• In science, performance for the 13 states was relatively better than in mathematics, with performance clustered in the upper half of the international distribution. All but three states performed significantly above the international average.

  • In mathematics, students in the Benchmarking jurisdictions generally followed the national pattern of doing relatively less well in measurement and geometry than in fractions and number sense, data representation and algebra. Similarly, they tended to perform relatively less well in physics than in the other science content areas.

The new report not only benchmarks mathematics and science achievement, but also provides a wealth of information on teacher preparation, instructional time and emphases, and disparities in opportunities to learn. Key findings include:

Teacher Preparation

  • Results varied dramatically across the Benchmarking jurisdication concerning the percentages of students taught by mathematics majors, but there was more consistency in the high percentages taught by teachers with education majors. This pattern was the reverse of that found for the five high-performing Asian countries. A similar pattern was found in science, but the picture is complicated by the fact that teachers can major in different science subjects – e.g., biology, physics, or chemistry.

  • Across the Benchmarking entities, the smallest percentage of students with teachers who felt "very well prepared" to teach mathematics was 75 percent – compared to the international average of 63 percent and the overall U.S. average of 87 percent. Teachers were less confident in their preparations to teach science. Just 27 percent in the U.S. felt "very well prepared," with a range across Benchmarking jurisdictions from 56-14 percent.

Instructional Times and Emphases

  • U.S. eighth-graders overall have more hours of instructional time in math and science than students internationally, though teachers in high-performing Naperville and the First in the World Consortium as well as in Korea reported comparatively less amounts of instructional time than many of the other TIMSS participants.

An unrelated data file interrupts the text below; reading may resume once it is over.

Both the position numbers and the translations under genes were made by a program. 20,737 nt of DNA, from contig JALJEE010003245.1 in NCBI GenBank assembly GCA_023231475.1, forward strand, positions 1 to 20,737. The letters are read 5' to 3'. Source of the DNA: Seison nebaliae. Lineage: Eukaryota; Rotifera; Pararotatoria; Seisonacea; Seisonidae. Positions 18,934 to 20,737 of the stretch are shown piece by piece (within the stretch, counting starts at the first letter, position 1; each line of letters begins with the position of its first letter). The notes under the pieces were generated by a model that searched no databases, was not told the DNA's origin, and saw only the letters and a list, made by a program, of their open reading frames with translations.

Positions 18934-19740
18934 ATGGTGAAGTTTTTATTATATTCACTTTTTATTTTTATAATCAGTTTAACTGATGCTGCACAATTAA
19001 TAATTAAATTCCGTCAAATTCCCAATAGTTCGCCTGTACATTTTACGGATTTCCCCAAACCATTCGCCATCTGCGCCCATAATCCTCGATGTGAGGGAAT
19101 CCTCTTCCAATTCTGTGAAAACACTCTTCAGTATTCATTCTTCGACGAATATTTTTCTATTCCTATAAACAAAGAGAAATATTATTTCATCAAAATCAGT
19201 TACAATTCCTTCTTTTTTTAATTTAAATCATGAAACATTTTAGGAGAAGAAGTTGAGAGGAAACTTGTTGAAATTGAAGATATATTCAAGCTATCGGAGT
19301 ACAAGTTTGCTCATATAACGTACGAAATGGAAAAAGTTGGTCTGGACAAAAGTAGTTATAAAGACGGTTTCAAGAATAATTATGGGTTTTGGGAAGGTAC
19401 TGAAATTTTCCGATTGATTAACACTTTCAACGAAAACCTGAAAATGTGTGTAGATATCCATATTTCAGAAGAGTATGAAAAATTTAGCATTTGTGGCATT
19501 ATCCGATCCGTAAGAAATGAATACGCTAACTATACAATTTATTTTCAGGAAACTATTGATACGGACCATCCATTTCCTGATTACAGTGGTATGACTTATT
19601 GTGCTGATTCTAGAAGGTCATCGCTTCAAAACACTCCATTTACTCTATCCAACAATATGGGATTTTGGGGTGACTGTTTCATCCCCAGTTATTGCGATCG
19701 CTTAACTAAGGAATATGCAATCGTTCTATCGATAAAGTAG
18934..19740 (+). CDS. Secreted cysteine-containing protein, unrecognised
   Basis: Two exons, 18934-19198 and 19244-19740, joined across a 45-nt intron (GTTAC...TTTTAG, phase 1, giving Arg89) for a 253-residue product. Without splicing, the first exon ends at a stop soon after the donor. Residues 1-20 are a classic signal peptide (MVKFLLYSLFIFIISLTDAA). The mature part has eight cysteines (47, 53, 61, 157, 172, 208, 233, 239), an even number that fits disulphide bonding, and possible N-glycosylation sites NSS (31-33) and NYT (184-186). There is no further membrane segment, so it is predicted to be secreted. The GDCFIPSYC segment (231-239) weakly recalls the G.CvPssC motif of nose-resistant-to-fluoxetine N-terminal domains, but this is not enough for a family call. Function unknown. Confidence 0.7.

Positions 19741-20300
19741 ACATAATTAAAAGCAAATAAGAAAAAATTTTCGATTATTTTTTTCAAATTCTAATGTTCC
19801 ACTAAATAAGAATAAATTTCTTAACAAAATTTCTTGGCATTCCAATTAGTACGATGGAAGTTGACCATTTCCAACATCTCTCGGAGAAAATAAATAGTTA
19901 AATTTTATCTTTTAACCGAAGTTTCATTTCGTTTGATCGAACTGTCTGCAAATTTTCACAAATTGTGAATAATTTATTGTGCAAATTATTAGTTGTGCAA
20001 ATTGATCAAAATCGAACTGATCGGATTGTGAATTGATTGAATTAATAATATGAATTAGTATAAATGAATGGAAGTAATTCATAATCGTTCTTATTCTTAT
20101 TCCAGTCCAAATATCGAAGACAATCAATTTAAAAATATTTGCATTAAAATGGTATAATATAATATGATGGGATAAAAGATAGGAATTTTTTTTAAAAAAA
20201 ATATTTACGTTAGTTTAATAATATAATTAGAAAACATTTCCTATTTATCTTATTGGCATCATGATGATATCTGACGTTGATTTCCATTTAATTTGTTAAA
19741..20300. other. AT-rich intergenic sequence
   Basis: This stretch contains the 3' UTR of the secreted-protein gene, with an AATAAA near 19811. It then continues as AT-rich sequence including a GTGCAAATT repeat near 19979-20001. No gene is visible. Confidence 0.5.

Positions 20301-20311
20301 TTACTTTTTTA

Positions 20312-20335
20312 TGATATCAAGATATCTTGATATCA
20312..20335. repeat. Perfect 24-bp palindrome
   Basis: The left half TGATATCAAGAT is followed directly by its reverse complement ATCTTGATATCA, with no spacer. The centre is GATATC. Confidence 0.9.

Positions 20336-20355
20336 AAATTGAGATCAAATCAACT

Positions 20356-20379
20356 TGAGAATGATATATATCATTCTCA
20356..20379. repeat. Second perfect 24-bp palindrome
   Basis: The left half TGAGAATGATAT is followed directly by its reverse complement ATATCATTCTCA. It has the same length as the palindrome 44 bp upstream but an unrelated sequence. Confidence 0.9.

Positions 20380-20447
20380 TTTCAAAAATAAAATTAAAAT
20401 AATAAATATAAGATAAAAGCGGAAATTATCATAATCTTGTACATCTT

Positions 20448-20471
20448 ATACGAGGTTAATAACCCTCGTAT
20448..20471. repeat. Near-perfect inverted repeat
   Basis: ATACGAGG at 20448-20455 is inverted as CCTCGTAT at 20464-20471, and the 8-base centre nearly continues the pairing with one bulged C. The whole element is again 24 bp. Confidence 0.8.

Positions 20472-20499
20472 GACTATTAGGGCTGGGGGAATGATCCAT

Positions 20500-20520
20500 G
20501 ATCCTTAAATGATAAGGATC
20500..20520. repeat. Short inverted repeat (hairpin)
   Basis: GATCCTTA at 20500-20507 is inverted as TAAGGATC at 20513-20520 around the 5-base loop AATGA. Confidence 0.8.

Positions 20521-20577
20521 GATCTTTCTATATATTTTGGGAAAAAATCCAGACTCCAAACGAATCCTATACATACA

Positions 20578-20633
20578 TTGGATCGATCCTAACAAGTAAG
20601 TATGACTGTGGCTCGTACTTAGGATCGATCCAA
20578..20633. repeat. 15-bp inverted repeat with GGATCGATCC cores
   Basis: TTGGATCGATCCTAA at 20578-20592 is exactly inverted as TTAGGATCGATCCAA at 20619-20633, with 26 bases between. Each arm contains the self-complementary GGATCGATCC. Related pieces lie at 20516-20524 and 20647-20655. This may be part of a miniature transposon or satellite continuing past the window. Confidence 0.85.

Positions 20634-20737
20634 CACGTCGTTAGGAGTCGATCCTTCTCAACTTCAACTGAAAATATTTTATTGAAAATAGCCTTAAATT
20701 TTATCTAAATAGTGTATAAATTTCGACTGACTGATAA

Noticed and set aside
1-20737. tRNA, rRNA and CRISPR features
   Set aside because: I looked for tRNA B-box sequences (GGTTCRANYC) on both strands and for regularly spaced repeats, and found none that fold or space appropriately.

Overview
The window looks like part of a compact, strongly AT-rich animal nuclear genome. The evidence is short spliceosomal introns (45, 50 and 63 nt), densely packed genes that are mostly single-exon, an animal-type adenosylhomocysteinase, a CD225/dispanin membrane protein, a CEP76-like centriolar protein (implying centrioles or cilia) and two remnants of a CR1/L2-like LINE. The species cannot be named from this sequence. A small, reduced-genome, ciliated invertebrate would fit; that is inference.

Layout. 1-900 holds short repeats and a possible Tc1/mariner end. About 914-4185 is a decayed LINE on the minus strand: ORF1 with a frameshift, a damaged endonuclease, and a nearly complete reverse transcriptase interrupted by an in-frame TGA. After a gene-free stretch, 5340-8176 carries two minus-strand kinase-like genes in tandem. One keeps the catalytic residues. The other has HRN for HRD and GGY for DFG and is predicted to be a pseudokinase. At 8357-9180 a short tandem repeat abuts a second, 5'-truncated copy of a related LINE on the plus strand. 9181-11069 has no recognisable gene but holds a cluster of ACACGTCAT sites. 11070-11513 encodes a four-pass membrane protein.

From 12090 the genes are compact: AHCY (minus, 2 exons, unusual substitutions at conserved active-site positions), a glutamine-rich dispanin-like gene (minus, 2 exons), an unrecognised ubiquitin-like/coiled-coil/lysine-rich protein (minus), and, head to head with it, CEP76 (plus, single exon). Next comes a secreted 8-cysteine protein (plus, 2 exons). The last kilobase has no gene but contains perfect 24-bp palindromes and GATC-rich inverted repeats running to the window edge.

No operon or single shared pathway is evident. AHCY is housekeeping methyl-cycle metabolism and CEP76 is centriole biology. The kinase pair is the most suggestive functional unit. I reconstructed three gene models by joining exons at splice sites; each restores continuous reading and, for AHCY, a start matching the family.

• In Japan and Korea, more than half of the students were in math and science classes that never had interruptions for announcements or administrative tasks. Among Benchmarking participants, the highest percentage of eighth graders in such classes was in Naperville, but it was only 22 percent for mathematics and 30 percent for science.

  • Benchmarking participants and the U.S. overall reported devoting an unusually large amount of class time to working on homework, particularly in math. Compared to 42 percent internationally, 74 percent of the U.S. eighth graders reported 'almost always' or 'pretty often' beginning homework in math class. This figure ranged from 43 to 90 percent across benchmarking participants.

  • The Benchmarking data show higher math achievement when teachers emphasize reasoning/problem solving activities. This emphasis varied dramatically across Benchmarking participants. At the top end, 41-46 percent of students in Jersey City, First in the World Consortium and Michigan Invitational Group had teachers who reported a high degree of emphasis.

  • Higher science achievement was related to the emphasis teachers place on experiments or practical investigations. There was great variation among Benchmarking participants in the percent of students in science classes with a high degree of emphasis on scientific investigation, from 79 percent in Naperville, more than in any TIMSS 1999 country, to 17 percent in the Delaware Science Coalition.